UPGRADE YOUR BROWSER

We have detected your current browser version is not the latest one. Xilinx.com uses the latest web technologies to bring you the best online experience possible. Please upgrade to a Xilinx.com supported browser:Chrome, Firefox, Internet Explorer 11, Safari. Thank you!

Using the MicroZed Button for Input: Adam Taylor’s MicroZed Chronicles Part 11

by Xilinx Employee ‎12-16-2013 09:51 AM - edited ‎05-26-2015 04:32 PM (12,151 Views)

By Adam Taylor

 

We looked at driving an LED from Zynq SoC’s MIO in the previous instalment of this series (Driving the Zynq SoC's GPIO: Adam Taylor’s MicroZed Chronicles Part 10) and I mentioned that reading the status of a pushbutton would be very similar. However, I now think this topic merits a blog of its own as it completes the description of how you can use the Zynq SoC’s MIO and GPIO and it opens the door nicely on to the topic of interrupts, which I’ll describe in the next blog.

 

The MicroZed board’s pushbutton is connected to the Zynq SoC’s GPIO pin 51. For this example I intend to use software to connect the pushbutton’s state to the LED that we discussed in the previous blog. For this example, each press of the button will toggle the LED’s state.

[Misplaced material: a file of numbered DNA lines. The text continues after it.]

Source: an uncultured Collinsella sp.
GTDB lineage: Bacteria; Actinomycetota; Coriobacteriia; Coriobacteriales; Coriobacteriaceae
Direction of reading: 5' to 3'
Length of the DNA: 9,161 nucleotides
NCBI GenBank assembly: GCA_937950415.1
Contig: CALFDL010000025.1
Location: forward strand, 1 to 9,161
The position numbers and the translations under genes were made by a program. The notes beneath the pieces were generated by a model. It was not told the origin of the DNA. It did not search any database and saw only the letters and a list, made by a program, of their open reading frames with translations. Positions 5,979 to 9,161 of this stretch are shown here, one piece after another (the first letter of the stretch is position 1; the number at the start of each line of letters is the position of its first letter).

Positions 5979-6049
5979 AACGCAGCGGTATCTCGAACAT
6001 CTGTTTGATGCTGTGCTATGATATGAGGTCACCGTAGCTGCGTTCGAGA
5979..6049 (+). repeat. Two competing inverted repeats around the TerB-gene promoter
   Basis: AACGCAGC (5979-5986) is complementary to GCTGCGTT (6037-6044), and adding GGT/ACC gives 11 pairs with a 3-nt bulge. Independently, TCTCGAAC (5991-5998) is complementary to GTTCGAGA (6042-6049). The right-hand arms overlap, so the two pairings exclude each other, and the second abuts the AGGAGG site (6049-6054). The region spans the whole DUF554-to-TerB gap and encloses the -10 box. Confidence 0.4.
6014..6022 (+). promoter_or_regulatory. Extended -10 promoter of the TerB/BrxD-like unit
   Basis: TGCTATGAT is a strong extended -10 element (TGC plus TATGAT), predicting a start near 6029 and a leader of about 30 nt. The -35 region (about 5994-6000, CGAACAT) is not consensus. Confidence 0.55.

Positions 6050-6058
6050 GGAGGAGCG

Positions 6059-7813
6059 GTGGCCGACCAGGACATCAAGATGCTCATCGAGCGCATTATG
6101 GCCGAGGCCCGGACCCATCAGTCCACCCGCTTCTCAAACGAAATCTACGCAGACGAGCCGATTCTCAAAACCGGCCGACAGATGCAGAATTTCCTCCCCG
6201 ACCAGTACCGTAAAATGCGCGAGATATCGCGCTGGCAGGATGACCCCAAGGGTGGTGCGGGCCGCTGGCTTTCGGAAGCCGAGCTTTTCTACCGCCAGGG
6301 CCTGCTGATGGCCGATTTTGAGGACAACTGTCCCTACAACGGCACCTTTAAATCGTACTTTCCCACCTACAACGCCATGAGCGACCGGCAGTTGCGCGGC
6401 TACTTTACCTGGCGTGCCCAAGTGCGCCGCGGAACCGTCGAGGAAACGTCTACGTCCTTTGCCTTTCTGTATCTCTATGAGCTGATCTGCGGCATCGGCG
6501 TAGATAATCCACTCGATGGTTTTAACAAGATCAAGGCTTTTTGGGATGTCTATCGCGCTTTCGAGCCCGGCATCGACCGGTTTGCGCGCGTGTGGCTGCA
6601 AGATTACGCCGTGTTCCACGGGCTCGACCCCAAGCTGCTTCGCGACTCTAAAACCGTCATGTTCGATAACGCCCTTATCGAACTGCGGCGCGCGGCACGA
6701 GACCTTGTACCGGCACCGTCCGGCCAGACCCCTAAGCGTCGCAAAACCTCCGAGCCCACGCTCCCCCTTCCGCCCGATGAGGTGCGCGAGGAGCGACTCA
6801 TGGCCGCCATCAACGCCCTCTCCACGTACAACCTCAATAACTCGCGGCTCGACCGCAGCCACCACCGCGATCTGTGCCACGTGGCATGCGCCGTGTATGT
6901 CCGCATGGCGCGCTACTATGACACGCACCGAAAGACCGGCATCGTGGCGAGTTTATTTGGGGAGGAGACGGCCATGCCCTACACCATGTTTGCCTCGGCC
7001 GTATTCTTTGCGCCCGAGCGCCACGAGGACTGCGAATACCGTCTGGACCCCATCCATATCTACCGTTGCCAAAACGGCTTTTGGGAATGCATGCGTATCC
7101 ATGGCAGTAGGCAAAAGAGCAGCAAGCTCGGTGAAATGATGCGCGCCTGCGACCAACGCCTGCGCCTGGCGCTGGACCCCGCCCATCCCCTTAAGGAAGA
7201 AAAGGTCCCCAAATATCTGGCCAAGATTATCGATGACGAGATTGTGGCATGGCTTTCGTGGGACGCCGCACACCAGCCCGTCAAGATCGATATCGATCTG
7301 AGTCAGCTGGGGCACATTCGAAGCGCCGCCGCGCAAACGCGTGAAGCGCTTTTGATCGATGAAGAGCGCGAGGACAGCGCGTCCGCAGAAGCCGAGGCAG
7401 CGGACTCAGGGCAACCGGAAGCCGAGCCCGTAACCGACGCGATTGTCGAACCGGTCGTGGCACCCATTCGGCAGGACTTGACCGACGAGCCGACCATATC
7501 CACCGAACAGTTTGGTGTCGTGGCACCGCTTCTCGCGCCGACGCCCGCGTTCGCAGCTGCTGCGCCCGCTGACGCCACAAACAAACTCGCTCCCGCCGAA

Figure 1 MicroZed LED and Pushbutton Schematic.jpg

 

The MicroZed schematic showing both the LED on pin 47 and pushbutton switch on Pin 51

 

 

The first thing we need to do is declare the pin we wish to us the input within our application:

 

#define pbsw 51

 

This is going to be a polled application so the main program loop will read the switch status. There are two methods of reading inputs from the GPIO: polled or interrupt driven. We have not looked at the Zynq’s interrupts to date so we will opt for the simpler polled method in this example. Interrupts will come later in this series.

 

All mechanical switches exhibit contact bounce, which is the result of the switch contacts physically striking together. The contacts’ momentum and elasticity act together to cause them to bounce apart one or more times before settling down and making steady contact. The following scope trace shows what switch bounce typically looks like.

 

 

 Figure 2 Typical Switch Bounce.jpg

 

Typical Switch Bounce

 

 

It is therefore common to employ either hardware or software to debounce the switch. As the schematic above shows, the MicroZed board design provides no debounce circuitry for the pushbutton switch, so we must perform this task with software. Otherwise, each press of the MicroZed board’s pushbutton would produce an indeterminate number of triggers to our LED control software and we would not be able to reliably control the state of the LED.

 

The application we are creating in this example is very simple and my approach to debouncing the switch is also going to be simple. I can debounce the switch simply by sampling the switch at a low frequency to ensure that I do not get multiple changes on the LED following a button press. I also decided that I would output the value of the LED pin over the RS232 link along with the ADC values from the Zynq SoC’s XADC mixed-signal subsystem, etc.